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RE: Protect the unwitting; particularly the young!

  • To: xxx-tld-agreement@xxxxxxxxx
  • Subject: RE: Protect the unwitting; particularly the young!
  • From: Reed Lee <reedlee@xxxxxxxxxx>
  • Date: Wed, 10 May 2006 11:32:08 -0500

I agree with much of what Doc Trammel has to say in response
to Adrian J. Cemel's comments.  I write separately to emphasize
a point I made in an earlier comment (and which is equivalent to
a point which Brandon Shalton has also made on these pages).

Adrian Cemel is certainly correct that many, many, many general
web sites are appropriate and indeed beneficial to children.  To
recall an example I used earlier on these pages, NASA's web site
would be perfectly appropriate for children as it is for anyone
interested in space science and exploration.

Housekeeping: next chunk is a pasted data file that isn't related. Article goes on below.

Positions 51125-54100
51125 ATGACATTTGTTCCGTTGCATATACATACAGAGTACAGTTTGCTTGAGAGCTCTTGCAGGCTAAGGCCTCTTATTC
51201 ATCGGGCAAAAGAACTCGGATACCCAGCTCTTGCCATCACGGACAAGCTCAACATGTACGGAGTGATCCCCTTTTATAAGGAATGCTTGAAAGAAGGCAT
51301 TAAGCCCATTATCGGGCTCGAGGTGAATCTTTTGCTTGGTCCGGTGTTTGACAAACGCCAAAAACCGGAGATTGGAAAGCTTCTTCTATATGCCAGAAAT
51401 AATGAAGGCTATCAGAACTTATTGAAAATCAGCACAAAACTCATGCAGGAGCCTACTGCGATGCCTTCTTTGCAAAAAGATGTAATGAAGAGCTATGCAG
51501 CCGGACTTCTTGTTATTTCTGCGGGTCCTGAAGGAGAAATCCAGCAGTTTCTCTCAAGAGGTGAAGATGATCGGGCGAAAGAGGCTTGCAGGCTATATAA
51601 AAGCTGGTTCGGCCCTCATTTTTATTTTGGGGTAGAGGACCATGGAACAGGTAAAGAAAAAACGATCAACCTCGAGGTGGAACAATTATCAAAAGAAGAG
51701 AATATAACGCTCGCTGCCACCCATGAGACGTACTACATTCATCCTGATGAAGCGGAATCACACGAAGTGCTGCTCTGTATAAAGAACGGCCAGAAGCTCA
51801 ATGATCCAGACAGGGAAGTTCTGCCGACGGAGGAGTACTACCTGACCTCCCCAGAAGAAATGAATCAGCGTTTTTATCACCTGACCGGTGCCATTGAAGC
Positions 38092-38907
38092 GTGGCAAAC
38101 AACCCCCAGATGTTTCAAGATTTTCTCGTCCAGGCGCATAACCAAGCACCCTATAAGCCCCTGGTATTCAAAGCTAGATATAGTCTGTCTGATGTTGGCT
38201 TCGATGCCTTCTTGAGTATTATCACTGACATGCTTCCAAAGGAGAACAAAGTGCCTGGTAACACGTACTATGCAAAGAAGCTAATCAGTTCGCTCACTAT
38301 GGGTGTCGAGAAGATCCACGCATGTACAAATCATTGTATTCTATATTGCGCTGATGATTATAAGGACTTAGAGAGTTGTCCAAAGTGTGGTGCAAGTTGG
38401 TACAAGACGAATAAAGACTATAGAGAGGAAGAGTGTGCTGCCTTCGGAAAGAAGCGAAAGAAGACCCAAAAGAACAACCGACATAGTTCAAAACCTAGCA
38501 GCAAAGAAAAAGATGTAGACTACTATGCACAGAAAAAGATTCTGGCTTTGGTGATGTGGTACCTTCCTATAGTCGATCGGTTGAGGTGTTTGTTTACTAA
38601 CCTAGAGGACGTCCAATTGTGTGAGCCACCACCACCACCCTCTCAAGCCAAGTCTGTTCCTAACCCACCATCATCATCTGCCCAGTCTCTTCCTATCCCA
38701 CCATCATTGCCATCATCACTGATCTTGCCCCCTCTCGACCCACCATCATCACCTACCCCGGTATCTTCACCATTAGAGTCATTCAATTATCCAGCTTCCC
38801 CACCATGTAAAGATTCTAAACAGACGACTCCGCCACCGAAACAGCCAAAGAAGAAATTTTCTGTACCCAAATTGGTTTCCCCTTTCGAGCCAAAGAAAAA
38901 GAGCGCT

Under a .kids solution, NASA could surely get a .kids domain
name to point to the same web site as its .gov name does.

Now, here's the difference between that scenario and .xxx:
If an adult webmaster keeps its .com address, that will effec-
tively defeat .xxx filtering because that scheme relies on what
I've called "filtering out" (and what Brandon Shalton refers to
as "blacklisting").

On the other hand, one of several elegant features of "filtering
in" (Shaton's "whitelisting") is that it actually _works_ in a cumula-
tive fashion  So in the example I gave, children get to the NASA
site through .kids _and_ adults get there either through .kids or
.gov.

And again, if general sites adopted this cumulative approach,
there would be so many .kids registrations that the average
cost could fall to truly trivial levels and still provide funding for
free .kids registrations for deserving nonprofits and a robust
enforcement agency to keep .kids clean.

There are several other robust and elegant features of a filtering
in mechanism which deserve further consideration.






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